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Japan Hour

Ramen Trip (Part 1)

Ramen lovers are in for a treat this week as we are embarking on a four-day ramen trip in winter. We will travel from Tokyo to Hokuriku and try various ramen dishes in Niigata, Toyama, Ishikawa and Fukui.

Ramen lovers are in for a treat this week as we are embarking on a four-day ramen trip in winter. We will travel from Tokyo to Hokuriku and try various ramen dishes in Niigata, Toyama, Ishikawa and Fukui.

We begin our ramen adventure at Tokyo Station and our first stop is the Tokyo Ramen Street. We drop by a Michelin-starred ramen shop called Soranoiro Nippon. Its speciality is the special veggie soba; it includes many vegetables such as deep-fried lotus root, cabbage and tomato. Carrot puree is added to the soup, paprika is used in the noodles, and the dish is topped with black pepper and soy milk dressing.

After this, we start driving towards Hokuriku. We plan to enter Hokuriku via Niigata and have to take the Shuto Expressway and go to Niigata through the Kan-Etsu Expressway. However, we make the mistake of driving along Kita-Kanto Expressway instead so we decide to go to Kiryu, Gunma. Himokawa udon, with its wide noodles, is famous here. The area is also one of the biggest wheat producers in Kanto. We get off at Ota-Yabuzuka and go to the tourist centre to find out about good ramen restaurants.

We are told to check out a ramen shop called Shibahama. Its recommended dish is the Komugizanmai set meal, said to be the first of its kind in Japan. The chef, Aiko, buys many kinds of wheat from all over Japan. He makes several types of noodles by mixing the different wheat and serves many items as part of the set meal. The first dish in the set is mazesoba. It refers to ramen without soup and it is topped with chopped green onions and char siew. The noodles, which are smooth and firm, are mixed with the sauce at the bottom.

The following dish in the Komugizanmai meal is Tsukemen, with transparent noodles. It is simpler than the first item and comes with no toppings. The medium-thick noodles are dipped in a little bit of sauce. Chef Aiko did not want to add extra ingredients to make the taste of the wheat stand out. What enhances the taste of the moist, flavourful noodles is the sauce which is made of a local spicy radish called Jyosyu Karami daikon and a thick, rich soy sauce.

Another Komugizanmai dish is ramen which comes in flavours such as salt and soy sauce. Flour is added to the thin noodles to give them a stronger texture. The soup is made with free-range chicken and seafood. The final dish in the Komugizanmai set is thick miso ramen in a hot pot.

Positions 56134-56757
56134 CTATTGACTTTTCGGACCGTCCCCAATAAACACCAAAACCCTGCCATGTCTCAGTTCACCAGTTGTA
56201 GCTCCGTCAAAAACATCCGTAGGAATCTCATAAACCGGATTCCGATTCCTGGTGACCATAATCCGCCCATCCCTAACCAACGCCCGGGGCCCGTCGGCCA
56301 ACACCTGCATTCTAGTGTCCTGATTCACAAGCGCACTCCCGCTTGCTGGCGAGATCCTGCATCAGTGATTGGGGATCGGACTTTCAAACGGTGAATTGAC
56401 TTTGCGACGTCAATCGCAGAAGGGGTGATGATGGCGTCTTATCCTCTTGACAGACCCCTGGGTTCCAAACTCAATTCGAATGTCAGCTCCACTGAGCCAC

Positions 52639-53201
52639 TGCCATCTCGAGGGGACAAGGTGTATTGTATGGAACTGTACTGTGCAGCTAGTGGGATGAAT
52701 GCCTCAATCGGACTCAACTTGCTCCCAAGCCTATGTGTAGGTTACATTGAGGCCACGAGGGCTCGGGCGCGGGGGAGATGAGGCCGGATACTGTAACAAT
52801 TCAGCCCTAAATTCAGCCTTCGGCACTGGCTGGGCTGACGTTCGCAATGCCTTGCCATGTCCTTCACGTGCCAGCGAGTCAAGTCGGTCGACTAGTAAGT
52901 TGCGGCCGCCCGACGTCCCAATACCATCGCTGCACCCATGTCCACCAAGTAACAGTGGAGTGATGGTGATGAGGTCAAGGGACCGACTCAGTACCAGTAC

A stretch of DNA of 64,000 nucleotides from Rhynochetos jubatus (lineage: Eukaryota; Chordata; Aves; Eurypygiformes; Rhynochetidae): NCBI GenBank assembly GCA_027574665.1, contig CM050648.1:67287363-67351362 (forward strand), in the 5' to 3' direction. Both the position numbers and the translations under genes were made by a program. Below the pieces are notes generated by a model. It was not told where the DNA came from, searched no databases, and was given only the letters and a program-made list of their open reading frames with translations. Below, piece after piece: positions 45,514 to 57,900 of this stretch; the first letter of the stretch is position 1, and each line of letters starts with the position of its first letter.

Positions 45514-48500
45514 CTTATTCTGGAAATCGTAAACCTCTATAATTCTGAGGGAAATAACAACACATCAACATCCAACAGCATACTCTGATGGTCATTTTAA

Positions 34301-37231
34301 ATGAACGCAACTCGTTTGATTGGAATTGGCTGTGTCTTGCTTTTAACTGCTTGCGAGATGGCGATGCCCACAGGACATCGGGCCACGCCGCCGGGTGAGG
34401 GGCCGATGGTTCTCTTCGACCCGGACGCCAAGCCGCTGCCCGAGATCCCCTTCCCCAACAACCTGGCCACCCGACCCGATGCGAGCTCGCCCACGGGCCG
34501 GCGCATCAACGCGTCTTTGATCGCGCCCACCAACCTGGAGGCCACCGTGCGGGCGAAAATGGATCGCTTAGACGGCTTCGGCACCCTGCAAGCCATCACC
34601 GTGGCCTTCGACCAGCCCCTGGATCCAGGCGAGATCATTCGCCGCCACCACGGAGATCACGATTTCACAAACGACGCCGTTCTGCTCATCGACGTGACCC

After our meal, we finally drive to Niigata through the Kan-Etsu Expressway. Niigata has many kinds of local ramen. We stop at Niigata city and after asking the locals, decide to go to ramen shop Jikon. Its miso ramen is popular.

One type of miso ramen uses northern shrimp from Sado and it is only served in winter. Pork broth with back fat and Echigo miso - a signature seasoning in Niigata - is added to the soup. The heads of the shrimp are deep fried and the essence of the shrimp is extracted into a flavoured oil, which is also added to the soup. The soup can be topped with ingredients like local seaweed, homemade shrimp chips, roasted pork and deep-fried northern shrimp. This northern shrimp ramen comes with rice, homemade miso sauce, northern shrimp powder from Sado and raw egg. Meanwhile, the store’s special miso ramen, with medium-thick noodles, features lots of pork back fat called Oniabura.

We spend the night in Niigata and on the second day, drive to Teradomari, a port 60km west of Niigata. There are many shops here which sell seafood from the Sea of Japan. We go to a ramen shop called Shionohana. It was established in Teradomari 50 years ago. Its speciality is crab ramen which has a whole red snow crab in it. Its soup stock includes soy sauce and pure crab essence and crab miso is also added to the soup.

Next, we drive to Jyouetsu and go to a ramen place called Ryumaken. It opened five years ago and its signature dish is dandan noodles with shrimp wonton. The toppings include miso meat, bok choy and Sichuan red chilli peppers. A locally-grown chicken is cooked for half a day to make the soup base, after which a special sesame paste, Sichuan seasoning, pickles, red vinegar and shrimp are added. The soup complements the medium-thick noodles well and a whole northern shrimp from the Sea of Japan is used in the wonton.

We then get on an expressway and once we enter Toyama, we get off at Uozu. The next ramen shop we visit, Ito, is known for its Uozu clear ramen. There are many types of ramen associated with colours in Toyama, such as Toyama black ramen and Uozu clear ramen. The former is a local ramen featuring black soup because black soy sauce and lots of black pepper are used in it. Uozu clear ramen, meanwhile, is a type of fish soup.


1) Some types of ramen are available at certain prefectures only
2) If you’re visiting a port, seafood ramen would be a good choice


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